People often ask me what makes a great trader. I can really only answer this from my own perspective, because I believeis a very personal thing and different strategies and characteristics apply to different traders. First of all, I don't consider myself a great trader; I had some above-average success in the late 90's that led to my early retirement around age 30. However, the market conditions in which I traded no longer exist (and probably never will again) and the strategy I employed would be a sure loser in current market conditions.
So answering what makes a great trader becomes less about specific strategies and more about characteristics. I came across this article yesterday and thought it summed it up nicely. It presents the 9 characteristics of great traders.
The first characteristic is an absolute must for any long-term success. 10,000 hours. That's what it takes. The article says that's ten years experience at 4 hours per day. I took a different tack. I worked 18-hour days for about 5 years. I could not have enjoyed the success I did if it weren't for a total commitment to. This mean that if I wasn't at work , I was at home analyzing trades or studying new methods. The last two years I was , I took one week-long vacation to Tahiti and one 4-day weekend in Whistler, Canada. The whole rest of the time I ate, breathed, and slept . It was a horrible way to live, but it paid off in the end.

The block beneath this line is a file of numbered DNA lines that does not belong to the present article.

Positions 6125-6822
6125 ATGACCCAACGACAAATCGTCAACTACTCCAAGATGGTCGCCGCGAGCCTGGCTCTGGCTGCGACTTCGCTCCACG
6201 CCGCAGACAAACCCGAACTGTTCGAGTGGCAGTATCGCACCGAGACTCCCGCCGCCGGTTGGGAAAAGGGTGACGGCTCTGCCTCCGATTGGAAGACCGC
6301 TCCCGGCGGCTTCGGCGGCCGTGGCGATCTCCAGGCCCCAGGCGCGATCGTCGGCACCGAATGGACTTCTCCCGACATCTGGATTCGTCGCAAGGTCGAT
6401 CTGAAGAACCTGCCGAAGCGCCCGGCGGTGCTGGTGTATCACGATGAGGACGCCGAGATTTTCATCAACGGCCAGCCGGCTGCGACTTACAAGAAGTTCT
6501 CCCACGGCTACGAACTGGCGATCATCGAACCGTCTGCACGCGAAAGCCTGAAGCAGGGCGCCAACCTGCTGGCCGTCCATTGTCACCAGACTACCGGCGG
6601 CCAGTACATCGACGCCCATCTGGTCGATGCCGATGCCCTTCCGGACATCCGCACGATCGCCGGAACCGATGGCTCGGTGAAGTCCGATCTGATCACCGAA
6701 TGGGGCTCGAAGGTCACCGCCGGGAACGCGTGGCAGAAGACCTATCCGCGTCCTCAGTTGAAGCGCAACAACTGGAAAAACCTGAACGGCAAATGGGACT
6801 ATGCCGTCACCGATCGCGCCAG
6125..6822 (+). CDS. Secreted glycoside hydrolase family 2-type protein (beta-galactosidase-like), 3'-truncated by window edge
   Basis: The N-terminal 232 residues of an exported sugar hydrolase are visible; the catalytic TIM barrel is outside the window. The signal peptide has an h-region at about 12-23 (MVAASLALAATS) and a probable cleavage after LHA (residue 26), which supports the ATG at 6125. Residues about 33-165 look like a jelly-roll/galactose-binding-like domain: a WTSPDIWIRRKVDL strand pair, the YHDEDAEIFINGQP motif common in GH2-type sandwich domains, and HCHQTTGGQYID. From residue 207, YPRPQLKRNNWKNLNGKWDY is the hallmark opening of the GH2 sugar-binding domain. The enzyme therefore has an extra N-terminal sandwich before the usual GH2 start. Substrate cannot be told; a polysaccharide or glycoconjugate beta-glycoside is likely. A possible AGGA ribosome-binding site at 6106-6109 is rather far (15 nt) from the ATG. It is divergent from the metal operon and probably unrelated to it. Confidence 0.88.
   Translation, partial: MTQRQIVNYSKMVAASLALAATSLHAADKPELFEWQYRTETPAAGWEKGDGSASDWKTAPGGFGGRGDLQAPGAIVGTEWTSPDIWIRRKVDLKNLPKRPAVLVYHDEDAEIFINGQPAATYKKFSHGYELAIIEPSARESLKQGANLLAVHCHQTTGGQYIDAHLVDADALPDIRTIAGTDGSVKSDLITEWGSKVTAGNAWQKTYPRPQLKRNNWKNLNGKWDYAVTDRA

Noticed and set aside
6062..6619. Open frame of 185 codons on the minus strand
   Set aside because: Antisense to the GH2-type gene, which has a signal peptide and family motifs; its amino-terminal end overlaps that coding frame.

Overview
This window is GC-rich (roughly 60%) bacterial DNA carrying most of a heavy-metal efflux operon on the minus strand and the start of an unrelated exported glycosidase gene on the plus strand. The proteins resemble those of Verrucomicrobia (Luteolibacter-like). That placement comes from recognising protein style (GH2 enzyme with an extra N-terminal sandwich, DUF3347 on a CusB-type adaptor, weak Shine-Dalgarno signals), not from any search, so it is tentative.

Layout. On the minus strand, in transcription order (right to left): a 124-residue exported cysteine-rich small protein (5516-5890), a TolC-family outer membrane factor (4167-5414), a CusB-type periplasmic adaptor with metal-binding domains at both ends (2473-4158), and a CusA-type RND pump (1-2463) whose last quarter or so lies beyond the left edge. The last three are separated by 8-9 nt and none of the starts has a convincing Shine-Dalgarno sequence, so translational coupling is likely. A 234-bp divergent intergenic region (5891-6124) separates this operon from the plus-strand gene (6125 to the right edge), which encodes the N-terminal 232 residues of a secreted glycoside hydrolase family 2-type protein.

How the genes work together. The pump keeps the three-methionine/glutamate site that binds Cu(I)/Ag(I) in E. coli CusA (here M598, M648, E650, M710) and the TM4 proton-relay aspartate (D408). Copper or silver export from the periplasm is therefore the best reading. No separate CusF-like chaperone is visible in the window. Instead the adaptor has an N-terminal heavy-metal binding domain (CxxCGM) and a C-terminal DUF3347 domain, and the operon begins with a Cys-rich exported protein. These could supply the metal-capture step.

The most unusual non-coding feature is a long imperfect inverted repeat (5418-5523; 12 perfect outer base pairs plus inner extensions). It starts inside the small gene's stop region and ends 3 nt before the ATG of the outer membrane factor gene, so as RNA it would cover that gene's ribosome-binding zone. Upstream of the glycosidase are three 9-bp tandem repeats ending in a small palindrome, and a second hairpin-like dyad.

The other bit of great advice is to be like a machine. The better you are at divorcing your emotions from, the better your results will be. I can't tell you how many times I watched otherwise decent traders lose control and blow themselves up. It's like watching someone go on tilt when you're playing poker. When this happens to you, you need to take some time away from (2 or 3 sessions, or until you feel sure you've regained your composure). Emotions will kill you in this game.
Obviously, for those more inclined toward quant, tools are of the utmost importance. Make sure you're using the best available and that you're not ignoring obvious signals because you have a hunch they might be wrong. The tools are there for a reason and, trust me, they're right a hell of a lot more often than you are.
Any active traders have anything they'd add to this list?